|3||1969||“America Thanks” featuring Florida A&M University Band and Miami area high school bands|
|4||1970||“Tribute to New Orleans” with Southern University Band, Al Hirt, Lionel Hampton, Doc Severinsen, Marguerite Piazza|
|5||1971||State Band from Southeast Missouri|
|6||1972||Salute to Louis Armstrong starring Ella Fitzgerald, Carol Channing, Al Hirt and the US Marine Corps Drill Team|
|7||1973||“Happiness is…” with the University of Michigan Band, Andy Williams and Woody Herman|
|8th||1974||“A Musical America” with the University of Texas Band|
|9||1975||“Tribute to Duke Ellington” with bands from Mercer Ellington and Grambling State University|
|10||1976||“200 Years and Just One Baby: A Tribute to America’s Bicentennial” with Up With People|
|11||1977||‘It’s a Small World’ by Walt Disney Productions with viewers waving colored posters on cue|
|12||1978||“From Paris to the Paris of America” with Pete Fountain, Al Hirt and The Apache Band|
|13||1979||“Salute to the Caribbean” with Ken Hamilton and various bands|
|14||1980||“A Salute to the Big Band Era” with Up With People|
|15||1981||“A Mardi Gras Festival” with Pete Fountain and the Southern University Band|
|16||1982||“A Salute to the ’60s and Motown” with Up With People|
|17||1983||“KaleidoSUPERscope” (a kaleidoscope of color and sound, also with colored posters held by spectators)|
|18||1984||Salute to the Superstars of the Screen by Walt Disney Productions|
|19||1985||“A world of children’s dreams” with tops in blue|
|20||1986||“Beat of the Future” with Up With People|
|21||1987||Salute to Hollywood’s 100th Anniversary and The Land of Make Believe, a Disney production featuring high school bands|
|22||1988||“Something Grand” featuring Chubby Checker, 88 Wings, the Rockettes and the USC and San Diego State Bands|
|23||1989||“BeBop Bamboozled” with 3D effects|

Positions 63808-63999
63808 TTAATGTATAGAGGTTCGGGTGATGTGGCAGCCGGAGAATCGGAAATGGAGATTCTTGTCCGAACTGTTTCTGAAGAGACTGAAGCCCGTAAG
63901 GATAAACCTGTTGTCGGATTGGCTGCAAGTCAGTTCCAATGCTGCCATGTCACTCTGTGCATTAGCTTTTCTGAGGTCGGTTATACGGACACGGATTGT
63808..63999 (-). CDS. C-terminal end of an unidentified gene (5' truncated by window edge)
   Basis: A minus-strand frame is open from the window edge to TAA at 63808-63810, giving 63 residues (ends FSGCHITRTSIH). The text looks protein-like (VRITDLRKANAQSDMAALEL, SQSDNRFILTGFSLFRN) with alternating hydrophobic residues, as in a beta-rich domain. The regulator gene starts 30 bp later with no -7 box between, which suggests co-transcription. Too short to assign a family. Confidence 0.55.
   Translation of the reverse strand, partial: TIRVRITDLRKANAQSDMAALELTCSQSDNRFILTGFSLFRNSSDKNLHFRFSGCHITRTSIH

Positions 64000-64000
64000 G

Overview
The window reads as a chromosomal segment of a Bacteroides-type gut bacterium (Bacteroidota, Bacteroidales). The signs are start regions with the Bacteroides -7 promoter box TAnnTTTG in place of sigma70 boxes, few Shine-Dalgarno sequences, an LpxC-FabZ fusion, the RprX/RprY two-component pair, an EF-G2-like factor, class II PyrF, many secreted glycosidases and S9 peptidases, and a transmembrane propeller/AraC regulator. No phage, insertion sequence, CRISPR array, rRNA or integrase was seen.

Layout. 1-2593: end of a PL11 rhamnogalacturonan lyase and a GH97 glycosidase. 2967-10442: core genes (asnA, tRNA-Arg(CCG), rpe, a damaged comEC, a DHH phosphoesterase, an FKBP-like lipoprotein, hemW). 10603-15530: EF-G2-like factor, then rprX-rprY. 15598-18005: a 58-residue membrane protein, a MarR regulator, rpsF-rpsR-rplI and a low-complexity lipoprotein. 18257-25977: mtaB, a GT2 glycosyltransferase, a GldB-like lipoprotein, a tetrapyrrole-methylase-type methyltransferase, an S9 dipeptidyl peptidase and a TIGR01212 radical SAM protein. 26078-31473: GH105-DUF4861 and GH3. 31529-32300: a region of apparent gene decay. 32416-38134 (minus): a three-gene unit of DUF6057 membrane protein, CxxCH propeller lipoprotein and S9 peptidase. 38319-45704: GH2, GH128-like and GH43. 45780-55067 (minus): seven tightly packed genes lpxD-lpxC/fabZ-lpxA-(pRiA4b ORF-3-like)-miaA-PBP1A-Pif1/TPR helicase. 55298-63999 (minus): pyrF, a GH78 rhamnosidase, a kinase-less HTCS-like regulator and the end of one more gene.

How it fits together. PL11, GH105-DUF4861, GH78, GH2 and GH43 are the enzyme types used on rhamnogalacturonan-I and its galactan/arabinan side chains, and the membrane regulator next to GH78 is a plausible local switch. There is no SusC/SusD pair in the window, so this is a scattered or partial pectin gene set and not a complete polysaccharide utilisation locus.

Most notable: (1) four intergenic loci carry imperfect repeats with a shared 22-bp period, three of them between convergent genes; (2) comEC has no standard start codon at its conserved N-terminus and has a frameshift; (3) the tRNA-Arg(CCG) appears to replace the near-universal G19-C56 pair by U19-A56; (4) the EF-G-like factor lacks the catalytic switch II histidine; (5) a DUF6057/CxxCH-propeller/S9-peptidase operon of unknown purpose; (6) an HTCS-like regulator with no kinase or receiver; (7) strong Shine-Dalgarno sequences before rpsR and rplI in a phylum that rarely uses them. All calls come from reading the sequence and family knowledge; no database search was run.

|24||1990||Salute to New Orleans and 40th Anniversary of Peanuts figures featuring Doug Kershaw, Doug Kershaw and Irma Thomas|
|25||1991||“A Small World Salute to 25 Years of the Super Bowl” with New Kids on the Block|
|26||1992||“Winter Magic” with Gloria Estefan and figure skaters Brian Boitano and Dorothy Hamill|
|27||1993||“Heal the World” with Michael Jackson|
|28||1994||“Rockin’ Country Sunday” starring Clint Black, Tanya Tucker, Travis Tritt, Wynonna and Naomi Judd|
|29||1995||Indiana Jones and the Temple of the Forbidden Eye Starring Tony Bennett, Patti LaBelle, Arturo Sandoval, The Miami Sound Machine|
|30||1996||Take Me Higher: A Celebration of 30 Years of the Super Bowl, starring Diana Ross|
|31||1997||“Blues Brothers Bash” with Dan Akroyd, John Goodman, James Belushi, James Brown and ZZ Top|
|32||1998||A Tribute to Motown’s 40th Anniversary starring Boyz II Men, Smokey Robinson, Queen Latifah, Martha Reeves and The Temptations|
|33||1999||“Celebration of Soul, Salsa and Swing” with Stevie Wonder, Gloria Estefan, Big Bad Voodoo Daddy and Savion Glover|
|34||2000||“A Tapestry of Nations” with Phil Collins, Christina Aguilera, Enrique Iglesias and Toni Braxton|
|35||2001||“The Kings of Rock and Pop” with Aerosmith and NSYNC with guests Britney Spears, Mary J. Blige and Nelly|
|37||2003||Shania Twain and No Doubt with guest Sting|
|38||2004||“Choose or Lose” starring Janet Jackson, Justin Timberlake, Kid Rock, P. Diddy, Nelly and Jessica Simpson|
|40||2006||The Rolling Stones|
|42||2008||Tom Petty and the Heartbreakers|
|43||2009||Bruce Springsteen and the E Street Band|
|45||2011||The Black Eyed Peas with guests Usher and Slash|
|46||2012||Madonna with guests Cee Lo Green, LMFAO, MIA and Nicki Minaj|
|47||2013||Beyoncé with guests from Destiny’s Child|
|48||2014||Bruno Mars with guests Red Hot Chili Peppers|
|49||2015||Katy Perry with guests Missy Elliott and Lenny Kravitz|
|50||2016||Coldplay with guests Beyoncé and Bruno Mars|
|53||2019||Maroon 5 with guests Travis Scott and Big Boi|
|54||2020||Shakira and Jennifer Lopez with guests Bad Bunny and J Balvin|
|56||2022||dr Dre, Snoop Dogg, Eminem, Kendrick Lamar, Mary J Blige|